While I don’t advocate “crystal ball” politics it is important to understand fully what drove the Greens to take (what can only be described as) a drastic step and join the Coalition to vote down a price on carbon.

In December 2008, Rudd announced that the CPRS target would be an unconditional 5 per cent and a conditional 15 per cent reduction in emissions below 2000 levels. Remarkably, the policy did not contain a mechanism for raising the target above 15 per cent and gifted billions of dollars in subsidies to heavy polluters.

Moreover, Bob Brown notes in his recent biography Optimism that

The Rudd Formula could not later be lifted without massive taxpayer compensation to the worst polluters.

It was easy for scientists and environmentalists to demonstrate the gross inadequacy of the CPRS targets. In a recent interview, Penny Wong, the climate change minister under Rudd, conceded the validity of these criticisms:

I probably should have put 25 per cent on the table in the white paper. That was an option and I probably should have pushed for that.

In May 2009, Rudd and Wong promised the Southern Cross Climate Coalition (consisting of groups like the Australian Conservation Foundation, World Wildlife Fund, Climate Institute and the Australian Council of Trade Unions) that an extra unconditional target of 25 per cent would apply “if the world agrees to an ambitious global deal to stabilise levels of CO2 equivalent to 450 parts per million or lower by mid century.”

Lawyers like promises like this – full of caveats. But remarkably the SCCC agreed to the government’s inadequate and compromised proposal. The Greens decision to vote down the CPRS put them at odds with traditional allies and was a rare moment of conviction and authenticity in contemporary politics.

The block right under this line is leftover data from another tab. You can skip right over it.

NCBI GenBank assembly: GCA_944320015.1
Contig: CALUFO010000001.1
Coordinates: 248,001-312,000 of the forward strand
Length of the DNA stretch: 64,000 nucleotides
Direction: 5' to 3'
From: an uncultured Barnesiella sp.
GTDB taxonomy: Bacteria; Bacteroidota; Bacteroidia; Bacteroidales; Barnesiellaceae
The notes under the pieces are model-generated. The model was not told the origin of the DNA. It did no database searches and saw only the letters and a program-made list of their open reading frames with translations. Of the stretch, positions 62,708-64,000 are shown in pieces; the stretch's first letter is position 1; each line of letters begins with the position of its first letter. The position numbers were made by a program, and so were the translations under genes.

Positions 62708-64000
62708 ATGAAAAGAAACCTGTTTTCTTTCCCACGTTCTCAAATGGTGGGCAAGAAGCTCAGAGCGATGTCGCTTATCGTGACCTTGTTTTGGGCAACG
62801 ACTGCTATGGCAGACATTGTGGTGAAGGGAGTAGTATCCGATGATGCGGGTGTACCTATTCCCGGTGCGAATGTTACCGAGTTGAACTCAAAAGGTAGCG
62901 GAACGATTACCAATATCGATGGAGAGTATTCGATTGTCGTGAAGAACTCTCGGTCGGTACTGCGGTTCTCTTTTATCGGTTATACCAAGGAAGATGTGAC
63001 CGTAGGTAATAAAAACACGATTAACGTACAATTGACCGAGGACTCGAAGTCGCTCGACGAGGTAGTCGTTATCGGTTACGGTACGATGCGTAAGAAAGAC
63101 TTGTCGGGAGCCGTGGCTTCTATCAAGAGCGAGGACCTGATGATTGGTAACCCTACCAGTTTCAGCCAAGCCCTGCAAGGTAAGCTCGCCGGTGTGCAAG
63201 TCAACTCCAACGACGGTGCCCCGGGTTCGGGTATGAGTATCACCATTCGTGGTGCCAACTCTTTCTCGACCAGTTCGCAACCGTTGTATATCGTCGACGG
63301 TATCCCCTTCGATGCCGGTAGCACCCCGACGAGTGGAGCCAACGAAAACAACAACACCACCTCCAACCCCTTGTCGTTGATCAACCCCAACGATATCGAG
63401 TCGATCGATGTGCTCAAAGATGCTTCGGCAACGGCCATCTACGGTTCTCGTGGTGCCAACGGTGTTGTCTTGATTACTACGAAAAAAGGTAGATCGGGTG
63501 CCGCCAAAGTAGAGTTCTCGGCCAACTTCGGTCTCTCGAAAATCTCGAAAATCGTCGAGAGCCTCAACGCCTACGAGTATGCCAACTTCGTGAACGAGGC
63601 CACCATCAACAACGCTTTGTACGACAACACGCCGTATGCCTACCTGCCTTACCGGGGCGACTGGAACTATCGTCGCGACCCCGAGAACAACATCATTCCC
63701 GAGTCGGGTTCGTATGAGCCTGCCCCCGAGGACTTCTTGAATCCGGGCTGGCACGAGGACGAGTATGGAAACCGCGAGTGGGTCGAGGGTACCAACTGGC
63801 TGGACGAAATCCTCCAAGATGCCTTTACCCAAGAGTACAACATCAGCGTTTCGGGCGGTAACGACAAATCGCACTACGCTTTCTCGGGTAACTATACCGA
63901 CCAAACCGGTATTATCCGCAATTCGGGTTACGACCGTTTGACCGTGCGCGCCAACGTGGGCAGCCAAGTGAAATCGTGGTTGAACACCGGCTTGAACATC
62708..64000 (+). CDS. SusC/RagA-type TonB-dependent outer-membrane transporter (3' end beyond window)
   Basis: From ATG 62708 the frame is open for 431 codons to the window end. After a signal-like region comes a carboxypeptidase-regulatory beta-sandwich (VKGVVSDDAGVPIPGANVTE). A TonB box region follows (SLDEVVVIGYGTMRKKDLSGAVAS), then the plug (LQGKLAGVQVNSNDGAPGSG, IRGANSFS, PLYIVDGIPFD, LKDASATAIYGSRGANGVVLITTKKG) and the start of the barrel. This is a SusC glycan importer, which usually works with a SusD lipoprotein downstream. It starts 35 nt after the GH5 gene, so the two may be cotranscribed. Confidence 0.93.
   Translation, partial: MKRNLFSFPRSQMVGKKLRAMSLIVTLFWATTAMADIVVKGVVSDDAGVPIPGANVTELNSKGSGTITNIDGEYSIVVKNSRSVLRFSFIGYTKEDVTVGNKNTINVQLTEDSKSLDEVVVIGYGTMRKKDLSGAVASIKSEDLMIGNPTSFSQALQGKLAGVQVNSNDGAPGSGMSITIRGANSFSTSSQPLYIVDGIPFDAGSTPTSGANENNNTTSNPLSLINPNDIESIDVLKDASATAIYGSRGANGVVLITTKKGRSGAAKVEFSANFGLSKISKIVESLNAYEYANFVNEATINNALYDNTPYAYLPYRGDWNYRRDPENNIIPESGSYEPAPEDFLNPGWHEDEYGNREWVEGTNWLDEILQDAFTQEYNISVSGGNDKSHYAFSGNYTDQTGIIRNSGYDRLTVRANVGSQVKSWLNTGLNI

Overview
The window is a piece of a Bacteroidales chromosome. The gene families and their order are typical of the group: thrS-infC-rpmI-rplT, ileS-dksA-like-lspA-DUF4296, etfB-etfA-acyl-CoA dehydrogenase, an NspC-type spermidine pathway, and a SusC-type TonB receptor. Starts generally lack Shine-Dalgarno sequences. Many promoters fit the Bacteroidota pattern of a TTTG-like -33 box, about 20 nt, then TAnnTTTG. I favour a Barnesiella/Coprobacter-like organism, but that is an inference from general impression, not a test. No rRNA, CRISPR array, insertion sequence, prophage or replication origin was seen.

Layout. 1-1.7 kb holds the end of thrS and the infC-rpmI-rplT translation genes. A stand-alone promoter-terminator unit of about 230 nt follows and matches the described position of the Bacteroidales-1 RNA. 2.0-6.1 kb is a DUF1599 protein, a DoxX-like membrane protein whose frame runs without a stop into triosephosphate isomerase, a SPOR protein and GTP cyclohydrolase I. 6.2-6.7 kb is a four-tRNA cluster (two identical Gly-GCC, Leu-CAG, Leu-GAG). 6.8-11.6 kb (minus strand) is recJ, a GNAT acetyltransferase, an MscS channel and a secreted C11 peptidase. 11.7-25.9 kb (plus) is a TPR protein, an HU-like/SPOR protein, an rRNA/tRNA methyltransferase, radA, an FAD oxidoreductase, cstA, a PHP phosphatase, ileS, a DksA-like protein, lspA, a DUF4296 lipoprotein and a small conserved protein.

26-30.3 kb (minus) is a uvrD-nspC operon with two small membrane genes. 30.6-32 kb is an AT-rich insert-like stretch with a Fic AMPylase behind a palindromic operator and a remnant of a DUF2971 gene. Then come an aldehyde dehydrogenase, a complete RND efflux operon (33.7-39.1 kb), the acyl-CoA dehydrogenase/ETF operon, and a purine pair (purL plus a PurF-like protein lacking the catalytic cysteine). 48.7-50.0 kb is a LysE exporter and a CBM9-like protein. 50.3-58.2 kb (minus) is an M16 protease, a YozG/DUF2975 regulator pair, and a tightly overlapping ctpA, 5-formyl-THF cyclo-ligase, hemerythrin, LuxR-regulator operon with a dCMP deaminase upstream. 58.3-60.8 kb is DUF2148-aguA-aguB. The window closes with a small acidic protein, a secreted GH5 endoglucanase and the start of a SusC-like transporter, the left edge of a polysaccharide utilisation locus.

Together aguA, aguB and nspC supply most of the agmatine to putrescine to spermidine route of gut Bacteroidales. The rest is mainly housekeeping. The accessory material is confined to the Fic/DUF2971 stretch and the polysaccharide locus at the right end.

Moreover, as Clive Hamilton suggested:

The barrage of attacks on the Greens for that decision reflects outrage at the party’s refusal to go along with the power structure, to play the game whose rules are set by the established order.

It should be obvious to anyone seriously engaged in climate politics that it is ties between the fossil fuel industry and Government and the advocacy of the “greenhouse mafia” that has stood in the way of progressive climate policy in this country (and indeed around the world). A historical narrative that blames the Greens for the failures in Australian climate policy simply diverts our attention from the real source of the problem.

There is, I hope, still room for ethics and principled decision making in Australian politics. That experienced commentators like Combet could describe the Greens as environmental vandals simply demonstrates how Orwellian the dominant conversation has become.

Indeed, if it is “political lunacy” to draw a line in the sand and fight for policies that confront the full facts of climate science then, I submit, that our future depends on us all getting a little bit crazy.

New Matilda

New Matilda is independent journalism at its finest. The site has been publishing intelligent coverage of Australian and international politics, media and culture since 2004.